When Denver South athletic director Adam Kelsey announced to the school's football players who their next coach would be, the reaction couldn't have been any better.
"They went berserk," Kelsey said. "They went absolutely nuts."
That coach? Ryan Marini, who had been an assistant on Tony Lindsay's staff for the past two years, including time as a lower-level head coach. He's been a teacher at South for the past five years.
"He has a pretty extensive background," Kelsey said.
Included are stops at Littleton, Heritage, and Cherry Creek, as well as a basketball assistant under Vince Valdez when Lincoln basketball won its two state titles, and at Mullen.
"He's really learned from a lot of the best in the business," Kelsey said. "He's been in three state championships as an assistant coach."
Marini graduated from and played football at Heritage. He went on to play at Wartburg College in Iowa.
"I've coached all over the place, but my heart's always been in Denver Public Schools," Marini said. "I love DPS kids, I love the district. I've always wanted an opportunity to see if I could be a head coach, but I really wanted the opportunity to do it in Denver Public Schools. So the fact that the two came together was just perfect."
Of Denver South, he added: "I love South kids. It's one of the best schools in the state, in my opinion, so I'm super excited that I get to lead their football program."
Marini coached South's DPS Futures team to the championship on Saturday. When Kelsey told those kids, "They chased him down the field and tackled him and pig-piled him. They just love him."
Marini will succeed Tony Lindsay Jr. as South's football coach. Lindsay's teams were 78-33 in his 10 seasons, including an appearance in the 2012 Class 4A state championship game. Lindsay accepted the job at Far Northeast in early March.
Once the job was open, Kelsey hit the ground running.
"We had an extensive process," he said. "We had a lot of people apply for the job."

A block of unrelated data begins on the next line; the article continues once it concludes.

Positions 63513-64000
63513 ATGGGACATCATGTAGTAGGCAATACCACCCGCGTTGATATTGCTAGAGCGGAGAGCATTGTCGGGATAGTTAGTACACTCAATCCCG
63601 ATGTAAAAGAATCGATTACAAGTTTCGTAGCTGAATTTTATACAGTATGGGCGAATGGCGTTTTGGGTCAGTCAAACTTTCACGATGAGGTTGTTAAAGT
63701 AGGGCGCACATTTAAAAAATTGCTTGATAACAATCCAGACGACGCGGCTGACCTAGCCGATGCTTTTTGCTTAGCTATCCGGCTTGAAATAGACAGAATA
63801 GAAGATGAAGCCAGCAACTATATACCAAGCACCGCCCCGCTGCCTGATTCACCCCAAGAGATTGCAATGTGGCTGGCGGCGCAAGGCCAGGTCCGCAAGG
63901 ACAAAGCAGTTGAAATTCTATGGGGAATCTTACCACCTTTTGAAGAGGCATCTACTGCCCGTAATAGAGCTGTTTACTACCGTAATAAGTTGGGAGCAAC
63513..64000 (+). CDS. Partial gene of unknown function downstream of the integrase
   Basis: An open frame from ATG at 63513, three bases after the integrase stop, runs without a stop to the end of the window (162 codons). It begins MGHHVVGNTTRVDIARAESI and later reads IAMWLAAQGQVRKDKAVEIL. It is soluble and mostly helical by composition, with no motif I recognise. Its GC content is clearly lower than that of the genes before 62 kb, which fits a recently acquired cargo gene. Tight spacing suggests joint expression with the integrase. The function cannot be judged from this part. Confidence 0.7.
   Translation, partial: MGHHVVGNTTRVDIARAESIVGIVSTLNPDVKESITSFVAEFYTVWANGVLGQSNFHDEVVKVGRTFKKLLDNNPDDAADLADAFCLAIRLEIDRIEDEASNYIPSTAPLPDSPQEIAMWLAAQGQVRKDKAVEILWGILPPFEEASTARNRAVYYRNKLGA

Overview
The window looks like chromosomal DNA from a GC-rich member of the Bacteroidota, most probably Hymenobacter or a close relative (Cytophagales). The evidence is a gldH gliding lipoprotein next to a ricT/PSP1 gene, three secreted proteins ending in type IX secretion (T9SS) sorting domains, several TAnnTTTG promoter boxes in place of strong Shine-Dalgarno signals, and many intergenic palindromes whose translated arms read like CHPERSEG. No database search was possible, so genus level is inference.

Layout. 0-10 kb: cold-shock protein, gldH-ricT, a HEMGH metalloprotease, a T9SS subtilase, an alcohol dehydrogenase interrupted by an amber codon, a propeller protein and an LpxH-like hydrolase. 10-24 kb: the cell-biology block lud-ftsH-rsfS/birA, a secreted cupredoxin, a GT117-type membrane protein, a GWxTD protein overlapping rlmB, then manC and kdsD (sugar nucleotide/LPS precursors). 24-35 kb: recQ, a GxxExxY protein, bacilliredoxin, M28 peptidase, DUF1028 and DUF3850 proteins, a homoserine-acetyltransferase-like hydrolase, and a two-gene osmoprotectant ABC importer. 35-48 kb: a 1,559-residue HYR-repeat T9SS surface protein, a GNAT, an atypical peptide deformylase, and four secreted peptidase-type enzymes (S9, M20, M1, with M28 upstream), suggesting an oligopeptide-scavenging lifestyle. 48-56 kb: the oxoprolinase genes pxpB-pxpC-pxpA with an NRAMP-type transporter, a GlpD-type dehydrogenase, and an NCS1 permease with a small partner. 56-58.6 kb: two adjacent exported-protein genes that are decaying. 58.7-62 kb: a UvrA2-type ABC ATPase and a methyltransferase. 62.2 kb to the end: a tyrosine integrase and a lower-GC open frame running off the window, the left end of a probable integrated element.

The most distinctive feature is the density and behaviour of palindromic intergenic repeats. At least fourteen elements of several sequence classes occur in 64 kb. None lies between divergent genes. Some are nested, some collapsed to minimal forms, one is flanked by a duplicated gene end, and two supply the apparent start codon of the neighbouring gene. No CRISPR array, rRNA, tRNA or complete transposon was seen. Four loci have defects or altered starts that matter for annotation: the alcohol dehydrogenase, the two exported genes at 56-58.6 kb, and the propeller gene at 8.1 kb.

But it was Marini who stood out.
"When it came down to it," Kelsey said, "the committee was just like, 'This guy's the right guy for the job.'
"The more I thought about it, I mean, I had to get my first chance to coach, which was at South," Kelsey added later. "Tony Lindsay's first chance to be a head coach was at South. (Boys basketball coach) Malik Fletcher's first chance to be a head coach was at South. At some point, it's somebody's first opportunity. You've got to have a chance."
Denver South won't be a rebuilding job under Marini, with talent throughout each level.
"I told Tony, 'It's not like you left me the keys to a Honda Civic; you left me the keys to a Mustang,'" Marini said.
Added Kelsey: "It's built already to win, we've got a ton of talent. He just has to take the reins."
Marini is a social studies teacher at the school, and one Kelsey sees as someone who "represents all that is right about education-based athletics." Marini was Mile High teacher of the year in 2008, and was named University of Chicago outstanding educator in 2015. He has been teaching in DPS for 15 years.
"We're excited about it, especially because it's someone who's kind of homegrown here," Kelsey said. "He's invested in South as an educator and coach and I'm pretty excited about it."
Follow all of this offseason's movement in our coaching changes tracker.